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Risk Paperback – 16 Feb 1995


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Product details

  • Paperback: 240 pages
  • Publisher: UCL press; first edition edition (16 Feb 1995)
  • Language: English
  • ISBN-10: 1857280687
  • ISBN-13: 978-1857280685
  • Product Dimensions: 15.6 x 1.3 x 23.4 cm
  • Average Customer Review: 4.5 out of 5 stars  See all reviews (11 customer reviews)
  • Amazon Bestsellers Rank: 99,665 in Books (See Top 100 in Books)
  • See Complete Table of Contents

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9 of 9 people found the following review helpful By Amazon Customer on 2 Aug 2006
Format: Paperback
Society in general seeks to quantify risk. This book shows why most such exercises are completely futile because of the phenomenon of 'risk compensation'. In brief, make something safer and humans typically respond by taking more risks elsewhere to compensate.

I recommend this book unreservedly. Its one of the very few I have come across which has a supremely important point to make and makes it in a clear, well-argued and compact way, supported by lots of interesting data; a revelation. Buy it now, it is every bit as relevant now as it was when it was written.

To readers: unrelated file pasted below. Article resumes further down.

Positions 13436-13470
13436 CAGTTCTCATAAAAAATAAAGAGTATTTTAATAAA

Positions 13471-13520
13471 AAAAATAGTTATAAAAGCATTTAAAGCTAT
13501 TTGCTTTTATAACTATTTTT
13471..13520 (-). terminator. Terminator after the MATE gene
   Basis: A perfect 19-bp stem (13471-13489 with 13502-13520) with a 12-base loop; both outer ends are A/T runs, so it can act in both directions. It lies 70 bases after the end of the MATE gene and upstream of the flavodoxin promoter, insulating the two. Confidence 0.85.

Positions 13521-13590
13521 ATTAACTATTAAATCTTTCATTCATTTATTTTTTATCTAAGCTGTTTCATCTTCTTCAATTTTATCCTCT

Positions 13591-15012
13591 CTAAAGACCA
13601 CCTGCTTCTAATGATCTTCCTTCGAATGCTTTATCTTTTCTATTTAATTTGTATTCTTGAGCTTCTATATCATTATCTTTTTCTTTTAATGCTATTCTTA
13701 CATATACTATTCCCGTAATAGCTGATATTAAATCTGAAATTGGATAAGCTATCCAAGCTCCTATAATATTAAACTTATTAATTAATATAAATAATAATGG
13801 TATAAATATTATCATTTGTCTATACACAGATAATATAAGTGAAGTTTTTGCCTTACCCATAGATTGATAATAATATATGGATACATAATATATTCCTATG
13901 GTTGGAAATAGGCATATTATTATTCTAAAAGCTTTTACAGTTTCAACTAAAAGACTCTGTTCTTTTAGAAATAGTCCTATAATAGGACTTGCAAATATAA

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3 of 3 people found the following review helpful By James-philip Harries on 3 April 2010
Format: Paperback Verified Purchase
This book has been out for quite a while, and I have little to add to the previous reviews.
I would encourage you to read it, especially if you have no previous statistical training. There is very little math, and while some of the concepts are at first hard to grasp, Adams' style is always clear, never patronising and he rarely lapses into the professional jargon that disfigures more technical tomes.

If you've ever played backgammon, you'll understand Adams' notion of risk compensation. If you are unsurprised that young men in slow cars pay higher insurance premiums than older women in fast cars then you have already understood the concept of the risk thermostat.
These two concepts, plus a somewhat reductive typology of personalities, form the basis of the discussion, and show why most risk modelling is tripe.

The book was published over a decade ago. Since its appearance, there has been an explosion of research into risk, much of it funded by banks. Has any of this research yielded greater security for the banks that funded it? I wonder.
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13 of 14 people found the following review helpful By Guy Chapman on 27 Jun 2004
Format: Paperback Verified Purchase
It's incredible how many well-meaning attempts to make society "safer" fail, foundering on society's apparent unwillingness to be safe. Adams not only tells us what's going wrong, but actually describes the ways in which risk taking behaviour can be understood and managed.

Of particular interest is the chapter on seat belt laws. Once you've read that, I guarantee you will be hooked.
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19 of 21 people found the following review helpful By clive-nospam-amazon@nsict.org on 16 Oct 2000